In May 2005, hugely pregnant and ugly crying, I waved goodbye to my husband and backed my car out of my driveway. If one were to see me at that moment, it would appear something was horribly wrong. And it was.
I was leaving my house and my husband to go to a reading conference in San Antonio. Not leaving permanently or anything, just simply leaving their presence. And it undid me. At the time, I was fighting terrible anxiety—panic attacks, generalized anxiety, near-agoraphobic. In short, I feared I was going crazy.
I pulled it together enough drive my fellow teacher and me three hours to the conference. For three days, I would learn about reading and teaching. I’d get to stay in a
swanky hotel and dine finely okay-ly while my school district signed the receipts. For my unborn baby’s sake, I tried to be cool, calm and collected. It was important that I was chill, dang it, and in spite of all the things that could go wrong.*
During the fourth general session of the conference, Dave Barry took the stage. He spoke a little and then made a joke at Ridley Pearson’s, his co-author, expense. Pearson soon joined him and they spoke about the book they’d written (Peter and the Star-catchers). The talk was interesting, and, I’m sure, funny, but I was too busy having my life saved to remember much of it.
In introducing Pearson, Barry made some comment about walking into Ridley Pearson’s house and finding sticking notes of various ways to commit crimes. My first thought was, “I can’t believe this guy is outing Pearson’s crazy like that.” Then, I realized with a slow-blooming awareness, that if it was okay that Ridley Pearson was crazy, then maybe it was okay that I was crazy too.
I didn’t feel so scared all of a sudden. Like my weirdo thoughts of things that could happen might not be the worst thing ever. In fact, maybe the barrage of what-if’s and fabricated motives and conspiracies could be productive. And maybe, just maybe, if Ridley Pearson was a writer, then I was a little bit of a writer too.
After the fateful conference, where, despite my fears, the only life-altering thing that occurred took place inside my own mind, I came home and pregnant-waddled into my house, kissed my husband, sat down with my laptop, and embraced my crazy.
My first book was bad. So, so very bad. BUT my brain felt like it finally sneezed after years of being tickled with a feather. My next book was a little better, but not ready. The one after that got me an agent, and the future is yet unknown for that one and the two that followed.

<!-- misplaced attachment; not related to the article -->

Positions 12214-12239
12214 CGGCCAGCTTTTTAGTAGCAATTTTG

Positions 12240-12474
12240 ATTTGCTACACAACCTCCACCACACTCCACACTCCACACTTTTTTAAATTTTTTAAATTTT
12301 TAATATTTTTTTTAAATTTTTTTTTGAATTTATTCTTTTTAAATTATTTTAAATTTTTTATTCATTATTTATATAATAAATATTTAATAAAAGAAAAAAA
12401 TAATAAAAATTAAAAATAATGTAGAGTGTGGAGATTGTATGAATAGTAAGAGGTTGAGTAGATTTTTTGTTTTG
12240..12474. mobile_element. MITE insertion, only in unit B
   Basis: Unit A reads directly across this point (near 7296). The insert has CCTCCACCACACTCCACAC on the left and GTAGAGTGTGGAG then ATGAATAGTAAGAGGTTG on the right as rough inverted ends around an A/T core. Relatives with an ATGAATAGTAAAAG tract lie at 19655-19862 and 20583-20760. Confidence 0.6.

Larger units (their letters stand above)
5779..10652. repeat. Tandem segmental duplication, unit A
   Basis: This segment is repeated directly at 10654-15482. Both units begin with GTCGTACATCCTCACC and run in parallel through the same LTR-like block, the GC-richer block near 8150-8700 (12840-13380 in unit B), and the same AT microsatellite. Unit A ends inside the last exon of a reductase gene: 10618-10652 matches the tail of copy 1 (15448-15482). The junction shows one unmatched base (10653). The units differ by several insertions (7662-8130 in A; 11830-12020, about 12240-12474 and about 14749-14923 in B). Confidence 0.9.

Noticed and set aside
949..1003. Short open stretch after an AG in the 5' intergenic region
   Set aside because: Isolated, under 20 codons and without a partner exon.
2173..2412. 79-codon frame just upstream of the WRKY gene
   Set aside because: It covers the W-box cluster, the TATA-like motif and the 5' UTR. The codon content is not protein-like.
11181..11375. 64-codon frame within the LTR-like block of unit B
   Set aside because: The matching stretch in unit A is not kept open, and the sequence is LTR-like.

My unborn baby is now a wonderful, twerpy 9-year-old boy. He’s got a 7-year-old brother and a 5-year-old sister (and they all listened to Peter and the Star Catchers our on last road trip). I’ve stopped thinking I’m “crazy” and now understand I’m “creative.” I invite the thoughts that used to interrupt my day. I sift through those creative thoughts to determine if they’ll be strong enough to carry a reluctant hero through to the other side of a story.
But those particularly scary thoughts, the ones that keep me up at night, I have a trick for them: I grab a pen and a sticky note, and I write them down. Then I put the sticky note somewhere that my neighbors won’t see it. That was another thing I took away from the speech where Barry and Pearson saved my life.
* Things such as: ONCE UPON A TIME, when the convention center was being built, the construction worker in charge of mixing concrete stayed up all night gambling. After losing all his money, he lost yet another bet and was forced to streak across downtown San Antonio. About two blocks in, the cops saw him and chased him through the city as they yelled things in their walkie-talkies about a naked man running through the streets. (One of the cops got close enough to get him, but there really wasn’t any good way to grab a nude.) To the cops’ dismay, the man escaped. To the man’s dismay, his wild night meant that he did not get a single wink of sleep before he replaced his missing britches, donned his hard hat and went to work mixing concrete for the corner stone of the convention center. Because of this man’s lack of slumber, he used a 2:1 ratio instead of the necessary 2:1.37 ratio. All seemed fine until that fateful day years later, the day 3 of the reading convention, when the natural frequency of the wind, the ground shift due to fracking in a neighboring town and the incorrectly combined cement mixture caused the cornerstone to collapse, bringing the rest of the building with it.
And that was just one possibility.
Even if the effects from fracking hadn’t quite reached San Antonio, there were so many more things that could happen.